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Kerri Arista | 50 Different Ways

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Folk: Alternative Folk Easy Listening: Adult contemporary Moods: Type: Acoustic
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50 Different Ways

by Kerri Arista

acoustic-based and authentically Kerri’s, but with added life and magic beyond her mostly solo voice-and-guitar recordings of previous years that elevate this latest set of tracks to a new level of artistic success
Genre: Folk: Alternative Folk
Release Date: 

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  Song Share Time Download
1. Flower on the Wall
3:19 album only
2. Unfold
3:44 album only
3. Naked
3:11 album only
4. Enough
3:55 album only
5. You'll Be Surprised
4:01 album only
6. One of These Days
3:49 album only
7. Balance
3:33 album only
8. Don't Believe a Word I Say
3:32 album only
9. Sum of All the Parts
3:24 album only
10. 50 Different Ways
3:13 album only


Album Notes
Kerri Arista may have grown up in Dallas, but as a songwriter, she currently lives somewhere in the neighborhood of Suzanne Vega and Dar Williams. She plays 100 gigs a year, mostly opting for weekly sets at the dinner-type venues most readily available to “girls with guitars” in Dallas, like Café Lago, and appearances at folk-Mecca listening rooms like Uncle Calvin’s and annual outdoor festivals.

Kerri’s CD release party for her third album, “50 Different Ways” packed the house with her fans at La Grange in Deep Ellum in November 2010. Entrepreneurial and enterprising, largely self-taught and highly self-motivated, Kerri left school teaching a decade ago to build a performing career, dedicating herself to the craft of songwriting, and researching and consulting with experienced audio engineers in assembling a small, but respectable recording studio in the spare bedroom of her home.

“50 Different Ways” is the third volume from that studio – a collection of songs she composed as a result of diving into the 50/90 Challenge, a marathon of songwriting in which artists attempt to create a finished song in less than 2 days, over and over again, during a 3 month period. Kerri said recently, “It’s an online challenge I’ve been able to complete 3 years in a row now. For whatever reason, it works really well for me to spit out loads of songs in a short time, and then go back later and polish up the good ones.”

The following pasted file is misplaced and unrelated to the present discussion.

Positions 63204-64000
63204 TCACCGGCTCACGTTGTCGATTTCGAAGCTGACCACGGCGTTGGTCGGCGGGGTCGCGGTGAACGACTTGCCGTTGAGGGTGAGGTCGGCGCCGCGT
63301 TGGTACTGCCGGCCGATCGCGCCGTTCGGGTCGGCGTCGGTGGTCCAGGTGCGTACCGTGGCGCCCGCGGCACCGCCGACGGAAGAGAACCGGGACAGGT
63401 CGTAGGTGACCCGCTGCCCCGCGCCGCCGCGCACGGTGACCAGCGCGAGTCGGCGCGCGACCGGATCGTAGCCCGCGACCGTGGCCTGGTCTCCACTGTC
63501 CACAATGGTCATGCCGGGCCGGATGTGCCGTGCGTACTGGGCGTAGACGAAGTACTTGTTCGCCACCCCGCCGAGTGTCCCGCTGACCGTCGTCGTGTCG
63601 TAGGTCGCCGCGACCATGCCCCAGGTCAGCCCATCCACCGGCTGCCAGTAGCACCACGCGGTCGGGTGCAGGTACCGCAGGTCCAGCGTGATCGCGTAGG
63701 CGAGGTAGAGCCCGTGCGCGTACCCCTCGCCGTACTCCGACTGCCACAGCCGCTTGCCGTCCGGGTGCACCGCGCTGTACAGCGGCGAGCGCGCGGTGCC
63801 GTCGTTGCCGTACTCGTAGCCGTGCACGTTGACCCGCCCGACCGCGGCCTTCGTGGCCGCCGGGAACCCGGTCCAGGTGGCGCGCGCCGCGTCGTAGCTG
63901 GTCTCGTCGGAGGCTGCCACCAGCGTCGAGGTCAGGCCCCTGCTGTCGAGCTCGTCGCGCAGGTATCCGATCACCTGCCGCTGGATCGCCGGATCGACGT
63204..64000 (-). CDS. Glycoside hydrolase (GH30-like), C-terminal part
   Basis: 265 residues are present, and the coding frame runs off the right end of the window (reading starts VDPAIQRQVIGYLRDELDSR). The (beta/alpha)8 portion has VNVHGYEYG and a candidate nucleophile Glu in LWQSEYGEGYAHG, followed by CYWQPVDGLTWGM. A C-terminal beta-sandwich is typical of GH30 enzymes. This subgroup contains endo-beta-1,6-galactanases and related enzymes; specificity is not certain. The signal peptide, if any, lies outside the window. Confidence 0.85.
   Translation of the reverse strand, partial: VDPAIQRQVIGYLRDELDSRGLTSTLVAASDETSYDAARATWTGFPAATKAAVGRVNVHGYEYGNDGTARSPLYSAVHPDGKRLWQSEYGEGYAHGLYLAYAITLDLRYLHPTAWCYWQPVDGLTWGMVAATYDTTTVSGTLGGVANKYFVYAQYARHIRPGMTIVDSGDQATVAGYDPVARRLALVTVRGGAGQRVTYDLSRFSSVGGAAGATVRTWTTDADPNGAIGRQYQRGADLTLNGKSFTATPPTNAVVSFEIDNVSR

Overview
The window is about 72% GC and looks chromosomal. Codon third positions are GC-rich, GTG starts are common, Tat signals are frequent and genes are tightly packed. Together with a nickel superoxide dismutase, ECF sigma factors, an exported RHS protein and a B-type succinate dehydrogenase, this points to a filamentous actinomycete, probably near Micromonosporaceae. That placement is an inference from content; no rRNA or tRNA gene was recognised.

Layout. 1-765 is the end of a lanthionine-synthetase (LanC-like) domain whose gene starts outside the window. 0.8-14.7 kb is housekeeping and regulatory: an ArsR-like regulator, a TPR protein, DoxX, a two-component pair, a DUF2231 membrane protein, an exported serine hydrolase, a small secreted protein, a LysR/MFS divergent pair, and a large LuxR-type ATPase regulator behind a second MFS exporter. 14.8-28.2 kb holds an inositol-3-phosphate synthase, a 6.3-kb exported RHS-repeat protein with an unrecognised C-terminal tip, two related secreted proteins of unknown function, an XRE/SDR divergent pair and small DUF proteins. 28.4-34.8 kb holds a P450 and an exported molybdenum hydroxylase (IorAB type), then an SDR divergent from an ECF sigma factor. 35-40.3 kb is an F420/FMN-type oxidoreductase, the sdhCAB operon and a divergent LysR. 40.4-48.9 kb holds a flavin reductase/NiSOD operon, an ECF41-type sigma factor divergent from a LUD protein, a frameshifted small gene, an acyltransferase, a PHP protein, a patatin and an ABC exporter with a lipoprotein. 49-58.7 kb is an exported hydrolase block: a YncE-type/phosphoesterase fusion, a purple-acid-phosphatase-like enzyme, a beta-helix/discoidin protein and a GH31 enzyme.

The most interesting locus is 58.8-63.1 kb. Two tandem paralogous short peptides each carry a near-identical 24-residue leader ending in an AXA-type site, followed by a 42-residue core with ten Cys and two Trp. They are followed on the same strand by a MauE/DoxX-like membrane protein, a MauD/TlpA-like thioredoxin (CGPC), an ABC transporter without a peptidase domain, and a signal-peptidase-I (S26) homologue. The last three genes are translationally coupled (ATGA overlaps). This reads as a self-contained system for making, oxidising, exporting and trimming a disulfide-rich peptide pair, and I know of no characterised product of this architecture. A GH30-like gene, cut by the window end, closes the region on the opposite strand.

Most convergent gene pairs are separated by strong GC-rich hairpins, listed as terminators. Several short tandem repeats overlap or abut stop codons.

On “50 Different Ways”, the evolution of her recorded work took a big leap forward, thanks to extraordinary percussionist Aaron Thomas (Ezra Thomas, Fishing for Comets) who is also a solid producer. Aaron not only played on several tracks, he also produced a big handful of the songs, resulting in arrangements that remain acoustic-based and authentically Kerri’s, but with added life and magic beyond her mostly solo voice-and-guitar recordings of previous years that elevate this latest set of tracks to a new level of artistic success.

This latest CD was also mastered by producer/engineer Mark Hallman (Carole King, Shawn Colvin, Eliza Gilkyson, Robert Earl Keen, Kelly Willis) at Congress House Studio in Austin, Texas. In addition to Thomas on percussion, Kerri was joined by her frequent sidekick in live performances, Sarah Reinke on cello, as well as Sam Romero on bass and hauntingly-effective electric guitar, Cornell Kinderknecht on flute, Eric Neal also on bass, and her husband, Fermin Arista, on piano.



to write a review